Here’s some handy information about the spices the most common (and uncommon) spices used in my recipes.
One of the most well-known spices in the world, cumin is essential to Indian cooking. With a distinct earthy, warm and pungent flavour, there are very few South Asian savoury dishes that don’t use it. Cumin is used in both seed and powdered form.
These spherical light brown seeds are another key ingredient. They have a citrus and earthy aroma, and are most often used alongside cumin to build basic Indian flavours. Coriander is generally used in powder form, but the seeds are sometimes crushed for texture.
Turmeric is distinctively yellow, and has a soft, warm, earthy taste. It is another spice that’s used very often, and mostly as a powder. Despite its mellowness, excessive use can overpower a recipe. I use the commonly available powdered version, as opposed to the fresh root. Avoid spilling it in your kitchen: it stains everything!
Meaning ‘warming spices’, garam masala is a mixture of aromatic powdered spices such as cinnamon, coriander, bay leaves, nutmeg, black peppercorns, cloves, fennel seeds, mustard seeds, cardamom seeds, and cumin seeds.
In BIR cooking garam masala is commonly used as a minor component of mix powder. It is often added to a curry near the beginning of cooking, and in some cases it is added at the end for a more prominent aftertaste.
With its pungent flavour garam masala should be used sparingly to avoid overpowering the food.
This is a common ingredient in many BIR dishes, where it contributes a unique flavour and fragrance that is especially noticeable during cooking.
Both the seeds and leaves of the fenugreek plant have uses in Indian restaurant food. Strictly speaking, fenugreek leaf is a herb rather than a spice. The most commonly used form is the dried leaf (kasuri methi), which is cheap to buy and imparts an aromatic layer of flavour.
Fresh fenugreek leaves can be used for a fresher, more sophisticated taste. Fenugreek seeds have a similar flavour to the leaves, and are a little more bitter. Fenugreek powder ground from the seeds adds a little extra earthy character to curries, while the whole seeds make up an important part of panch phoran (see below).
Fenugreek is a bitter tasting ingredient, so should be used carefully to avoid overpowering the food.
This hot, pungent red stuff is used extensively in South Asia, and is a vital part of the cuisine. Chilli powder is made by drying out fresh chillies and grinding them to a very fine consistency.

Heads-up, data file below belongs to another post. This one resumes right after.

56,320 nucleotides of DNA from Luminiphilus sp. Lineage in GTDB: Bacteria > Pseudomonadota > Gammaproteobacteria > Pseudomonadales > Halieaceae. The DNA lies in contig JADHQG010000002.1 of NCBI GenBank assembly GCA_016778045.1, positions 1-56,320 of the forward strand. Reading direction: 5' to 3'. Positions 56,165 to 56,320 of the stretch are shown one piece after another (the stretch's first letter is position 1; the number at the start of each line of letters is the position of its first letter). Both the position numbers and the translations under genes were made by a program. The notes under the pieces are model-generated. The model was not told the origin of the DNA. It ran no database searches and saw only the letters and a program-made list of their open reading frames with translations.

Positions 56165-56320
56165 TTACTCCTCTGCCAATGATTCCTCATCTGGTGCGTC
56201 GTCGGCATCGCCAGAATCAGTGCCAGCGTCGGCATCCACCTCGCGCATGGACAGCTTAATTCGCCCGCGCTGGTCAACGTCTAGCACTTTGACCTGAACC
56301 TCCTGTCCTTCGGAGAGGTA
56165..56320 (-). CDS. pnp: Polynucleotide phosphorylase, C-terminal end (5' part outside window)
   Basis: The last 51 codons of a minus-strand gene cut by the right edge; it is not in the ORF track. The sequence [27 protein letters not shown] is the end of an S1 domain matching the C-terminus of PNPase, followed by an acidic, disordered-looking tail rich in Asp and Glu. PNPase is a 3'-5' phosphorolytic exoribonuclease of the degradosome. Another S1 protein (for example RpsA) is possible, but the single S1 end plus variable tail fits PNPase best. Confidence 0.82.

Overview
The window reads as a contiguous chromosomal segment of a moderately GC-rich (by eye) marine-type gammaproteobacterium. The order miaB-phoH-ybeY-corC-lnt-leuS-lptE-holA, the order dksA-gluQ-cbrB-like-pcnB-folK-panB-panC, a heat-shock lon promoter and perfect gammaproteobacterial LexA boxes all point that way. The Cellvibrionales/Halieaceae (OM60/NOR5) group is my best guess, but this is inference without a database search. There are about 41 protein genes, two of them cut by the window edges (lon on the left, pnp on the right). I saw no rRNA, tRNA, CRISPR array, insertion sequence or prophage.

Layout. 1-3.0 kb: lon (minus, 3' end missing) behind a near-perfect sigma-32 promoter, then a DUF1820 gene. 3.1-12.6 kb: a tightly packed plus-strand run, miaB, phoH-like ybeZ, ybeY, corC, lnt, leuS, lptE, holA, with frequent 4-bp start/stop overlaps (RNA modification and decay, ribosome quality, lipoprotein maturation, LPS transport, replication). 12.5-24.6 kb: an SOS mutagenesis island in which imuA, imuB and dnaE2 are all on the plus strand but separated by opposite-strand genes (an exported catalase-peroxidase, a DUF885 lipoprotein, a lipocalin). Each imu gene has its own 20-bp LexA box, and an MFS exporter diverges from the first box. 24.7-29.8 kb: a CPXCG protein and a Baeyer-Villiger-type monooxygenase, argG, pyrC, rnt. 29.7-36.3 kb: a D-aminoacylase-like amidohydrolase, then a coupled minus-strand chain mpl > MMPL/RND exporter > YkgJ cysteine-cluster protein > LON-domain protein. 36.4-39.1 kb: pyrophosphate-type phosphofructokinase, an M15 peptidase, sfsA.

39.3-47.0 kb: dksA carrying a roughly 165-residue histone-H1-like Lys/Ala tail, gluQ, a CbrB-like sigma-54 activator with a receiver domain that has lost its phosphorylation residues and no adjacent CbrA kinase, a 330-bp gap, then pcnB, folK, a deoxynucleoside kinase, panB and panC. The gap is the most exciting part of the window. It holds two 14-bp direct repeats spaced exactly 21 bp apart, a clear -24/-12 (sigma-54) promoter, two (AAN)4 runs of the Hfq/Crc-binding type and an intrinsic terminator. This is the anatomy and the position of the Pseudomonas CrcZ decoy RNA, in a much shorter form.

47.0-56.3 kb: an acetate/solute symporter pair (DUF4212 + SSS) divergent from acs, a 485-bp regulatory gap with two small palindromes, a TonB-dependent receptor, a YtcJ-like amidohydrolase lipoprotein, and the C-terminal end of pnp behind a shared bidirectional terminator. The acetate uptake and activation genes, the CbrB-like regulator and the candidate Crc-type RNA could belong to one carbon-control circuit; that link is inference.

There are several types of chilli powder commonly used in Indian cookery. What I refer to as ‘regular’ or ‘normal’ is that sold labelled simply as ‘Chilli Powder’. Generally hot, but not excessively so, a good brand will be a handy all-round powder to keep in the kitchen. A good chilli powder should not be overly harsh once cooked properly.
‘Kashmiri’ chilli powder is typically milder in heat and has a distinctive piquancy. It has a vibrant red colour that enhances the appearance of any curry. Deggi mirch, made from a colourful blend of red capsicums and chillies, also imparts a vibrant red colour, but with a little more heat.
There are also chilli powders available that are significantly hotter. These will typically be labelled as ‘Extra Hot Chilli Powder’, but if you are daring you can buy specialist powders made from super-hot chillies such as naga, habanero, Carolina reaper, and so on.
Different chilli powders have slightly different piquancy, and you can get extra dimensions of flavour in a dish by combining them. My recipes often include various combinations of ‘regular’, ‘extra hot’, and Kashmiri chilli powders.
The amounts and types stated in the recipes are guidelines. Feel free to experiment!
Instead of buying the pre-ground version, another option is to buy dried red chillies and grind them yourself for a fresher flavour. Remove the stalks beforehand as they can be bitter.
This warm, mellow and slightly sweet flavoured powder is made from dried capsicum (bell peppers). It adds red colour to food and imparts a subtle savoury flavour. By and large, the typical unsmoked Spanish and Hungarian paprika are used,
A common ingredient in BIR cooking, tandoori masala is a blend of powdered spices traditionally used in tandoori chicken and tikka marinades.
Vaguely like garam masala (but not as pungent), tandoori masala usually contains a sour element that provides a tangy flavour. It sometimes contains red food colouring, but this is becoming less common (at least in the UK).